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ADL: Anti-Semitic Vandalism 'Fuels Anxiety' Following Presidential Election

NEW YORK (CBSNewYork) -- Officials from the Anti-Defamation League have expressed their concerns over the recent string of bias incidents across New York State following the presidential election.

"The spate of anti-Semitic vandalism that has struck communities in New York - from upstate New York to the boroughs of New York City is deeply concerning," said Evan Bernstein, ADL New York Regional Director. "The appearance of swastikas on college campuses and public property are searing and breeds fear and fuels anxiety that has risen since the end of the presidential election."

On Monday, police released surveillance video of a suspect who they say spray painted a swastika on a Brooklyn sidewalk as the NYPD investigates another unrelated incident of swastikas found at a college dorm in Manhattan.

The graffiti in Crown Heights was found spray painted in front of the home of a 78-year-old man near Montgomery Street and Brooklyn Avenue around 6 p.m. Saturday, police said.

"Doesn't make me feel threatened, just makes me feel a little bit scared," neighbor Moshe Banda told CBS2's Magdalena Doris.

"It's mean-spirited and evil," another neighbor said.

Neighbor Chaya Uminev found the same white spray paint on her parked car.

"I feel that we live with people that have a lot of hate," she said.

The suspect, who police described as a male with a gray sweater and a backpack, was seen on surveillance video. After spray painting the graffiti, police said he fled west on Montgomery.

Brooklyn Swastika Suspect
Surveillance image of a suspect who police say is wanted for spray painting a swastika on the sidewalk in Brooklyn on Nov. 12, 2016. (credit: NYPD)

The incident came a day after swastikas were found scrawled on four dorm room doors at the New School's Kerrey Hall on Fifth Avenue near 13th Street. While the cases are unrelated, the feeling that symbol brings is universal, Doris reported.

"It is threatening it's kind of uncomfortable to know those people are in the school," said student Priya Perkins.

The woman who posted a picture of the hateful graffiti says she and two other Jewish students live in one of the rooms that was targeted.

New School Swastika
Swastikas were found scrawled on walls of a New School dorm on Saturday, Nov. 12, 2016. (Credit: Sam Lichtenstein, via Twitter)

Students say their school is a typically progressive environment.

"It's supposed to be accepting, but I guess not now," said student Mikala Greenidge. "It's just really disappointing and I hope people get their act together -- at a time like this, this is definitely not the time to be doing it."

The school has denounced the hateful rhetoric and will be increasing security, releasing a letter promising "serious and swift" consequences from both the NYPD and school administration.

It is also encouraging students to attend community talks and said counseling is available.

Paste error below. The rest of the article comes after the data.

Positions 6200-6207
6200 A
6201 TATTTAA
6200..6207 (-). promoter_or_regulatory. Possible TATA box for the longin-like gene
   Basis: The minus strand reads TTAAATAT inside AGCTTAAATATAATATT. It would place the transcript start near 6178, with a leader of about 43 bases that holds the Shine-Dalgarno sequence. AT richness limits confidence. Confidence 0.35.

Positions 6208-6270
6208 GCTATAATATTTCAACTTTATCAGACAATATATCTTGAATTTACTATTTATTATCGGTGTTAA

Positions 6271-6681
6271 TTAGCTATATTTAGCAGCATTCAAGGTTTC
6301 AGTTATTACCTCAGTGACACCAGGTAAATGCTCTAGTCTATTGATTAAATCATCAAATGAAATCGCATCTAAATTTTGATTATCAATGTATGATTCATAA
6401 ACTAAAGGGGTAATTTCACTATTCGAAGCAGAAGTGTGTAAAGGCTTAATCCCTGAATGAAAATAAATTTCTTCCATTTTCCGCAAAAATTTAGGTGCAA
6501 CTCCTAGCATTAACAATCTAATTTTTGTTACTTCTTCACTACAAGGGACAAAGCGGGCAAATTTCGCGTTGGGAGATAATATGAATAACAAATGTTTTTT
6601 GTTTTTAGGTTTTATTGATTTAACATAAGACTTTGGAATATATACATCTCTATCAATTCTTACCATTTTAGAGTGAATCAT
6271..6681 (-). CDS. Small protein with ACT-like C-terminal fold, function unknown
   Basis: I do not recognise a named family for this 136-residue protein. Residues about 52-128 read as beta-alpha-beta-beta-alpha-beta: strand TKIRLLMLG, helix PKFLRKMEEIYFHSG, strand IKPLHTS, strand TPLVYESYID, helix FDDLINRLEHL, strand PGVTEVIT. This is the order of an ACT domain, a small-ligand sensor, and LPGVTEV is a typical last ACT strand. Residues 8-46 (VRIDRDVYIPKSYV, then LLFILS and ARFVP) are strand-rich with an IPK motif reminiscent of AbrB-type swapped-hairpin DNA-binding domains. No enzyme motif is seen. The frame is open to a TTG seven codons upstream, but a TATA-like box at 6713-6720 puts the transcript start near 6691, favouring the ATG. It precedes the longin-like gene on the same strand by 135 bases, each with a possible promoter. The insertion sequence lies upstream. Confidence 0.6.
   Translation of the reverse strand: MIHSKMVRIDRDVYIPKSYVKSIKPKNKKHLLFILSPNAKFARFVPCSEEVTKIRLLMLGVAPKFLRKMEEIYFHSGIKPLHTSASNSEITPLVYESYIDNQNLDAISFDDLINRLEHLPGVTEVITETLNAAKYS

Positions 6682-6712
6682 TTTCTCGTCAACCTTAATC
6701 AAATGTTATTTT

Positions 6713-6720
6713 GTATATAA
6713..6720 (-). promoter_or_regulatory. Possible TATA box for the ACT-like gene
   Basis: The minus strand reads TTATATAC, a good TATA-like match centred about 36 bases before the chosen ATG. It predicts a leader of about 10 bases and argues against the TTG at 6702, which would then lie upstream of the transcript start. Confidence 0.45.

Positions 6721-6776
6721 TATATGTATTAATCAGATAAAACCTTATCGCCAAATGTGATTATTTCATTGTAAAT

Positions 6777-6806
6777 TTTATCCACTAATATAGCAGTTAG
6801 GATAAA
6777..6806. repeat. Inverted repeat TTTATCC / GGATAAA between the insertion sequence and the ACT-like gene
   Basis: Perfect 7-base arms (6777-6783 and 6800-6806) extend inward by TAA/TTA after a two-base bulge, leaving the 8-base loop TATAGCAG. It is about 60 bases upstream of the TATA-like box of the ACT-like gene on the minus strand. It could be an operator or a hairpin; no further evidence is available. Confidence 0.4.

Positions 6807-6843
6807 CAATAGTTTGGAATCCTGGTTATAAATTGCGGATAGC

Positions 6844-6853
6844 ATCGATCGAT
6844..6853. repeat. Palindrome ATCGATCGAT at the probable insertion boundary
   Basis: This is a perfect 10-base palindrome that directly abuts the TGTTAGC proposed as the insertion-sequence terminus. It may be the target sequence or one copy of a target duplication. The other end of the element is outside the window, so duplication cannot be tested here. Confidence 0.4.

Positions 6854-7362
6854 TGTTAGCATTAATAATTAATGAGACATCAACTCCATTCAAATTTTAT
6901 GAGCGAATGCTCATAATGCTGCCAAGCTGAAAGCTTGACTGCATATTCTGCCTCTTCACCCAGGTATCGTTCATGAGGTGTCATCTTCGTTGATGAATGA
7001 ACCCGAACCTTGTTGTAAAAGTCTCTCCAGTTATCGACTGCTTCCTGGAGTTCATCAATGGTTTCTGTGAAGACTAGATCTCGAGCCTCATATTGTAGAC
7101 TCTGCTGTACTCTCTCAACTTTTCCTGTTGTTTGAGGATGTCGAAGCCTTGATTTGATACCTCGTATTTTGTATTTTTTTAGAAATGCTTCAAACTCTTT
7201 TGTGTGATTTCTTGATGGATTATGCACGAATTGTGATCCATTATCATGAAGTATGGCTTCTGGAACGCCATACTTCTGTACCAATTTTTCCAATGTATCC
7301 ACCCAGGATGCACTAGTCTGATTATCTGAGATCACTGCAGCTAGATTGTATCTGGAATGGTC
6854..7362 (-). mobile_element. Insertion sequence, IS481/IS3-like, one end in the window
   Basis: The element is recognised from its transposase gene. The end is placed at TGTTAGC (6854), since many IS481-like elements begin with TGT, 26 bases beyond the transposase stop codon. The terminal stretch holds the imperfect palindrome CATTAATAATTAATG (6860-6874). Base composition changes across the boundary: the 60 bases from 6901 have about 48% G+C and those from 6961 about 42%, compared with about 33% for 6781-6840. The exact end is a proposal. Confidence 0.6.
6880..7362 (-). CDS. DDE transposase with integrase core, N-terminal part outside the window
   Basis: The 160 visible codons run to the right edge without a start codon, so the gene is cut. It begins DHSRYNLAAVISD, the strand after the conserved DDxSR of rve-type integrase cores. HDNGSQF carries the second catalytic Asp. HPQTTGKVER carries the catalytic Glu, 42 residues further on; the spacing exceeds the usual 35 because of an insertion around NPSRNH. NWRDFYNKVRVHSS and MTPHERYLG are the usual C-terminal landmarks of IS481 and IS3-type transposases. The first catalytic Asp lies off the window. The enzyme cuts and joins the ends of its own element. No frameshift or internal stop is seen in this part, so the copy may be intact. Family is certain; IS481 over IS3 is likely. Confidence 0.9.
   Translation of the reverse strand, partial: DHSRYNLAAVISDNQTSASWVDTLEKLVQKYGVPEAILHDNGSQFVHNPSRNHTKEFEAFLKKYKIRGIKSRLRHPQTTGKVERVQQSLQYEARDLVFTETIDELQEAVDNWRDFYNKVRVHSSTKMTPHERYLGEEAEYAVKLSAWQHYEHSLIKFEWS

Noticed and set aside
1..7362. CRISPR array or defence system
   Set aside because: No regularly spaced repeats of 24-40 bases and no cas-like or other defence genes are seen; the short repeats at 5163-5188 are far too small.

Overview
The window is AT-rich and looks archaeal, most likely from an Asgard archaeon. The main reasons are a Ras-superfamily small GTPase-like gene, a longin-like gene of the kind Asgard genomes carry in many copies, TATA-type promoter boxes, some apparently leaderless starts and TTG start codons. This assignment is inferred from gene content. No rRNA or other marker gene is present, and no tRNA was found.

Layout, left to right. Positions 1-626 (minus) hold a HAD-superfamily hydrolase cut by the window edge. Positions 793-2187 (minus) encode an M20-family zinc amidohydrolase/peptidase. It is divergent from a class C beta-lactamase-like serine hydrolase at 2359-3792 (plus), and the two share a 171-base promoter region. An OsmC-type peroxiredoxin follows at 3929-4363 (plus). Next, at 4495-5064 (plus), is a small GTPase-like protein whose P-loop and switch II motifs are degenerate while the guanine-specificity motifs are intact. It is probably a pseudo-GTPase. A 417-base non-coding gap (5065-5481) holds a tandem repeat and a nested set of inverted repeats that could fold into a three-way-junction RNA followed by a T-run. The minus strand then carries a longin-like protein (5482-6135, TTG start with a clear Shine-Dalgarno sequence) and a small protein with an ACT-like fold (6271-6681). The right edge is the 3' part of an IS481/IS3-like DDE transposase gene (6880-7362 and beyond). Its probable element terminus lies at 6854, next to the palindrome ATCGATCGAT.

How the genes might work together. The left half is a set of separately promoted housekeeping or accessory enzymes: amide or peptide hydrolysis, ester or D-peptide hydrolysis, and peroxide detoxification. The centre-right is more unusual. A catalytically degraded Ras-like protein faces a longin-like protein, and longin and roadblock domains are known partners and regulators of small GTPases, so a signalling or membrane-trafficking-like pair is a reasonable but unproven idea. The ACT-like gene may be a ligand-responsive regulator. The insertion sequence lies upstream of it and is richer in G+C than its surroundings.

Swastikas were also found on a street in front of homes for sale in Ramapo and Clarkstown in Rockland County, as well as on a bike path along the Bronx River.

Douglas Century was running along the bike path when he saw the graffiti on the ground.

"I was just like, holy crap, that's a swastika," Century told WCBS 880's Peter Haskell. "Then I looked up and I saw white power."

Westchester County Executive Rob Astorino said the incident is being investigated as a hate crime.

The ADL says they recently responded to two other incidents of racial graffiti -- one with anti-Semitic markings on a baseball field in Wellsville, and another concerning the vandalization of a Muslim prayer room at New York University in Brooklyn. Both incidents occurred on Nov. 10, several days after Election Day.

On Nov. 11, a swastika next to the word "Trump" was also reported in a dorm room at SUNY Geneseo.

Mayor Bill de Blasio said in a tweet about the New School incident: "Hate speech is reprehensible and has no place in NYC. To the affected, we stand with you. To the perpetrators, we are better than this."

In another tweet, the mayor's office said "Acts of violence in our beautifully diverse city will not be tolerated. We are all better than this."

Bernstein praised the response from de Blasio, as well as Gov. Andrew Cuomo, who addressed the incidents in an open letter where he vowed to protect minorities and members of the LGBTQ community.

"We have been gratified by the strong statements of support that have come from our elected officials in response to the hate," Mr.  Bernstein said. "Both Governor Cuomo and Mayor de Blasio have been outspoken and clear that these acts of hate are unacceptable and have no place in our communities."

Anyone with information on the New York City incidents is asked to call the NYPD's Crime Stoppers Hotline at 1-800-577-TIPS (8477) or for Spanish, 1-888-57-PISTA (74782), visit or text tips to 274637 (CRIMES) then enter TIP577.

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